Who will take up Hinchey’s Progressive cause?

Schreibman, Hinchey and Tyner (photo illustration by Will Dendis)

There are about 40 Democrats at the Brik Gallery in Catskill on a Sunday morning. That’s an incredibly healthy amount for Greene County, where the elephants outnumber the donkeys two to one. Democratic chairwoman Doreen Parsley Davis is ecstatic that the Dems have been able to find six candidates to run for the county legislature — in which there are 14 seats. The county party’s picked up 300 new members since January 2011. Davis says she’s thrilled to be in a new congressional district, the 19th, which includes Ulster, Greene, Dutchess, Columbia, Sullivan, Delaware, Otsego, Schoharie and pieces of Montgomery and Rensselaer counties.

Much of the district is outside the territory that congressman Chris Gibson used to have. A good piece of what wasn’t Gibsonland was formerly part of the retiring congressman Maurice Hinchey’s district. “For us, this puts us in a competitive district in terms of a Democrat running well,” says Davis. “The new 19th district was 52-48 for Obama in 2008.” She says she’s looking to cut the Greene Democratic deficit.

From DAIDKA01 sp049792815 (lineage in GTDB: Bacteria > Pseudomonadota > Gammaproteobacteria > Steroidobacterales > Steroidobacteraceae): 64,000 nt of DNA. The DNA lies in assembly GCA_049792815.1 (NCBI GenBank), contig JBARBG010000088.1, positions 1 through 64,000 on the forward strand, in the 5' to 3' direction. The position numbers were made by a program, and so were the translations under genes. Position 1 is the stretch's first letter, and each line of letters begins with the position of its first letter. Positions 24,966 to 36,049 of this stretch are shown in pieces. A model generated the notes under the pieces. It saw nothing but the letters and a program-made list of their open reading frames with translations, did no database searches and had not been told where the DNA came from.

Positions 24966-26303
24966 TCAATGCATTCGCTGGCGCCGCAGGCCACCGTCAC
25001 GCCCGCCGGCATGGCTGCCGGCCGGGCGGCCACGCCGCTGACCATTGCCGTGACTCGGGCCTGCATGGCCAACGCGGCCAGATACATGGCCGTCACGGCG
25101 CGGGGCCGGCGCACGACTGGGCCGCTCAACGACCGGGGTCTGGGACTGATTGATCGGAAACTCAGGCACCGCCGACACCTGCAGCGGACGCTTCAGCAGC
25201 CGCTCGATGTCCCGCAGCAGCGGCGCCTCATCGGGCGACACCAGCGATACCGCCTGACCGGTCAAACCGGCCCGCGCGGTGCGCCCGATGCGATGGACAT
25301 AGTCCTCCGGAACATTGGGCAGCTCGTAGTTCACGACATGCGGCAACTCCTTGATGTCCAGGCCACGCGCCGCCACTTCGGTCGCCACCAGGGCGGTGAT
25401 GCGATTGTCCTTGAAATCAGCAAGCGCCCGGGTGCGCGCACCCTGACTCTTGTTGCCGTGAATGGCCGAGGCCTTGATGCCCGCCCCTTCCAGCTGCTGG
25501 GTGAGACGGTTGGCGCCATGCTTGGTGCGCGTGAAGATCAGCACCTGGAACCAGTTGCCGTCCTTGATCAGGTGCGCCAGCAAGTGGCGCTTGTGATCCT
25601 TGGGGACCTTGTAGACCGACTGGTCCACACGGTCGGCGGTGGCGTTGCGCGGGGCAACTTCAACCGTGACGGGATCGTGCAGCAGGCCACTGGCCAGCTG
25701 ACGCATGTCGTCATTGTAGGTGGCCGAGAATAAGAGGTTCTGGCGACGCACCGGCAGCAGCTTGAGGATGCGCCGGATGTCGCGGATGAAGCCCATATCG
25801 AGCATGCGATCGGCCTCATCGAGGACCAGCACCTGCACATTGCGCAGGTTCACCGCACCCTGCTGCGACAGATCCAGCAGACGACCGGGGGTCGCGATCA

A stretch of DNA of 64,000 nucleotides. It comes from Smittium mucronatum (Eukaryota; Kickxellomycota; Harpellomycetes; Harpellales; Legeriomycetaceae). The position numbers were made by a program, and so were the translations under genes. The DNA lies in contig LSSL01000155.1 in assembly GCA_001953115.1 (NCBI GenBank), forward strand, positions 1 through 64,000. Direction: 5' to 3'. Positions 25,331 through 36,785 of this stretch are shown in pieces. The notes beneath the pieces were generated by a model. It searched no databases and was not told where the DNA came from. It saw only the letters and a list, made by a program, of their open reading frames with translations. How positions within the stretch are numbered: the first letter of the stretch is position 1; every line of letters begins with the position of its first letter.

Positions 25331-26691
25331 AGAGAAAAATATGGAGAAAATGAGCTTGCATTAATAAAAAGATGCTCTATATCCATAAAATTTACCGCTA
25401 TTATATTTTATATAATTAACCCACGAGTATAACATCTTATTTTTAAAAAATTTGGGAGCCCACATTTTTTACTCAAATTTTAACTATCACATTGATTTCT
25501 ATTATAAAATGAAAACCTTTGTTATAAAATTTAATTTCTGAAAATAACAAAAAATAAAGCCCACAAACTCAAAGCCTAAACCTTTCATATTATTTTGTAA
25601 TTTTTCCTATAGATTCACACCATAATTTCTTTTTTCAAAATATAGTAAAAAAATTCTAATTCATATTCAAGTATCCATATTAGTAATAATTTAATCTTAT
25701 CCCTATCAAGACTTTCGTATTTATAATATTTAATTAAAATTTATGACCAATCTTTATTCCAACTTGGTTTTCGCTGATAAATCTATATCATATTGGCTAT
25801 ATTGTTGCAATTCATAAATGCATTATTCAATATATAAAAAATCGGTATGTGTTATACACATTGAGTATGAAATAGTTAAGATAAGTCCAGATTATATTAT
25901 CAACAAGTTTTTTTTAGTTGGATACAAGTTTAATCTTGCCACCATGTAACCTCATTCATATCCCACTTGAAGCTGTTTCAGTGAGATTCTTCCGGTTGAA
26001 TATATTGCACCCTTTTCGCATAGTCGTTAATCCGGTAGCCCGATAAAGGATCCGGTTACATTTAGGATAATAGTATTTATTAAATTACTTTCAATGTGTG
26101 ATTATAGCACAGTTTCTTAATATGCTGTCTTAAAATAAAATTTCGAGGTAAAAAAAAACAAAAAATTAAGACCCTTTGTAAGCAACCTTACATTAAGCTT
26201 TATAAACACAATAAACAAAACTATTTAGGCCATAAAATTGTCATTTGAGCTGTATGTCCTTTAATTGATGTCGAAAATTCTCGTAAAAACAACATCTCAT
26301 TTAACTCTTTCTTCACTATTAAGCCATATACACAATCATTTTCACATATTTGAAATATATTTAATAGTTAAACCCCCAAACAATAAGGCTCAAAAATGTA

Of the 40 or so faithful, at least 32 appear AARP-ready. They are introduced to Julian Schreibman, a Democratic candidate for the seat.


The gallery walls are bare. Just plain white walls, sans art. Schreibman, impeccably dressed in a blue suit, introduces himself in front of a ‘Schreibman for Congress’ banner, all red, white and blue. Grew up in Ulster County, father a WWII vet, mother ran a ballet school. Supported himself through Yale, worked for the CIA (the real one, not the Culinary Institute), and as a prosecutor in Ulster.

“My opponent is Chris Gibson, Republican,” says Schreibman. Calling Gibson a tea partier, he’ll seek to “make a 180-degree change, stop the tea-party agenda.” As he makes clear during the talk and afterward, Schreibman is decidedly to the left, concerned that Republican policies have widened the gap between Americans of differing economic circumstances and that opportunity isn’t knocking for those less fortunate.

After a 20-minute-or-so talk, he takes questions.

“First talk about the upcoming primary,” urges the first hand in the air. “I’ve been getting letters from the Tyner people …”

“My focus is not about talking of slivers of difference between two Democrats,” says Schreibman. “It’s about Gibson’s inconsistent and horrible voting record. There have been some negative and inaccurate things said about me, but we both want the best for the district. I can beat Chris Gibson and he can’t.”

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